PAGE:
Tuesday, August 23, 2011

Obama has failed!....Really?

One Republican leitmotif, hammered on day in, day out, is that President Obama's policies have failed.

This ploy uses the assumed comparison.

That is, "failed" compared to what? Compared to the boom years of the Roaring 90s, sure, OK.

But that wasn't a possibility. The fact is that unless you state what you think a politician has failed compared to, you're blowin' smoke.

It's possible that Obama has failed to make America an economic paradise. However, it's also possible that despite our persistent unemployment, America is doing vastly better than it would have otherwise. What critiques of Obama's handling of the economy never prove is just what the alternative that he's being compared to, and how it would have been better.

Here's one way of looking at it: what is considered the safest place to put your cash today, worldwide?

US. Treasury bonds, that's what. S&P notwithstanding.

But also, it's not like Obama is our reigning monarch, or even prime minister. Even when he presided over a Democratic House and Senate, he still couldn't get his way without severe compromises, because Senate rules let a tiny minority stop everything unless your side can muster not a majority but a supermajority, and even if you have a nominal supermajority, one or two defections of senators in opposite-color states may well vote to save their hides instead of supporting their side.

And if Obama doesn't have full control of the levers of American government, he has even less control over the world economy we're inextricably bound to. So economic tumult abroad--such as the Arab spring sending gas prices soaring, sending ripples through the American economy every whichway--is entirely out of the American president's control.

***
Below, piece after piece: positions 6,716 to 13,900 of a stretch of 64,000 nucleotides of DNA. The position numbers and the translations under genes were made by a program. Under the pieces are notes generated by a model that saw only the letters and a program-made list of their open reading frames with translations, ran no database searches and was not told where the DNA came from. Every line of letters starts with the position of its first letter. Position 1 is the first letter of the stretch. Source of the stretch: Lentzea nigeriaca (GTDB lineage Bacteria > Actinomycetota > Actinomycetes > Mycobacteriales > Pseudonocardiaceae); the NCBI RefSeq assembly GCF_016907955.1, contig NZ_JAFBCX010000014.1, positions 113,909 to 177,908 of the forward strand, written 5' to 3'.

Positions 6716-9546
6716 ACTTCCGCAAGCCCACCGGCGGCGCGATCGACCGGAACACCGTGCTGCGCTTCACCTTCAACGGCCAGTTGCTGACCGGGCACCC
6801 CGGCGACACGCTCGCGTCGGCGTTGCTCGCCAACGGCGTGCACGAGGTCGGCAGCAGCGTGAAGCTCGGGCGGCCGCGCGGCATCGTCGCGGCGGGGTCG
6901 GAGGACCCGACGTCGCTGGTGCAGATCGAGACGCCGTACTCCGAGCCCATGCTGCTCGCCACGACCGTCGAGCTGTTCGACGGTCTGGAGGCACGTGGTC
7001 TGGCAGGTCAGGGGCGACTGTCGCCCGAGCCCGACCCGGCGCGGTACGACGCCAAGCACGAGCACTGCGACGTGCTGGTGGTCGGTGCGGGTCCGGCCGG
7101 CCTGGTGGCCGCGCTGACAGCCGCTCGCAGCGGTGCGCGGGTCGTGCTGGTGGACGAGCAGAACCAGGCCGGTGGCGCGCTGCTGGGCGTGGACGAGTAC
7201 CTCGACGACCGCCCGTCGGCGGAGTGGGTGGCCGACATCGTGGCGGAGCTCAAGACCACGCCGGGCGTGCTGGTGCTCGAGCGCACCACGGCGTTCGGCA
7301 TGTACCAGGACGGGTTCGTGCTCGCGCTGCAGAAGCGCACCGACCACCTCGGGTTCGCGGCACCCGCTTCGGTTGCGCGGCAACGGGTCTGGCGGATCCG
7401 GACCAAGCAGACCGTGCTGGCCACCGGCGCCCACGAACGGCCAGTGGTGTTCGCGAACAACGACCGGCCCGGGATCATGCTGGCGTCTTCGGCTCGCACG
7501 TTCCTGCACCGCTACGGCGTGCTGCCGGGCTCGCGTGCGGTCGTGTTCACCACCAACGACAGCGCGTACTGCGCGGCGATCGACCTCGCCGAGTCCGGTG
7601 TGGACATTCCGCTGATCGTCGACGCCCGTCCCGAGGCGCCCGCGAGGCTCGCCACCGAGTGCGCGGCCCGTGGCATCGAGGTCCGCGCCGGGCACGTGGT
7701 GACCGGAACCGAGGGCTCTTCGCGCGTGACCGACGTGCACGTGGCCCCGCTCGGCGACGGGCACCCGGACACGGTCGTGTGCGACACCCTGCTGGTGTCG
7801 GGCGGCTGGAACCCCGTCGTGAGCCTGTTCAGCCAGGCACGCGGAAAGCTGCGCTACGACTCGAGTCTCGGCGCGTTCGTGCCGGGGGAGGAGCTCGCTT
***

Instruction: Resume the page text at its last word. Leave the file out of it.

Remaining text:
This is why NYtimes columnist Tom Friendman is now arguing for a prime minister form of government for America--because ruthless exploitation of our system of checks and balances, starting with exquisite gerrymandering of congressional districts, has meant that neither party can be held fully responsible for what happens on its watch. It can always claim obstructionism by the other side, and it's often right. Both ways.

In a PM system one side can take us down the wrong direction rapidly, but at least you will know who did it--there's no evading the buck when it stops at the PM's desk. And if we don't like it we voters can then throw the bums out,.

Now both sides always have plausible deniability.

Just as the Second Amendment made sense for muskets but not for shoulder-mounted stingers and AK-47s, it may be that the beautiful mechanisms the Founding Fathers constructed don't work as intended any more, and will have to be drastically modified.

The irony is that it's the people who claim to be following the Founding Fathers' words and intentions most strictly who have brought us to this pass--who have done the most to break the very system they say they revere, not by the specifics of the policies they advocate, but by their unrestrained exploitation of every trick in the rulebook to effectively overturn the results of the last election.

And the measure of a democracy is what the side that loses the election  does after that loss. Obama is the president, not Grover Norquist. Not until 2012 at least.

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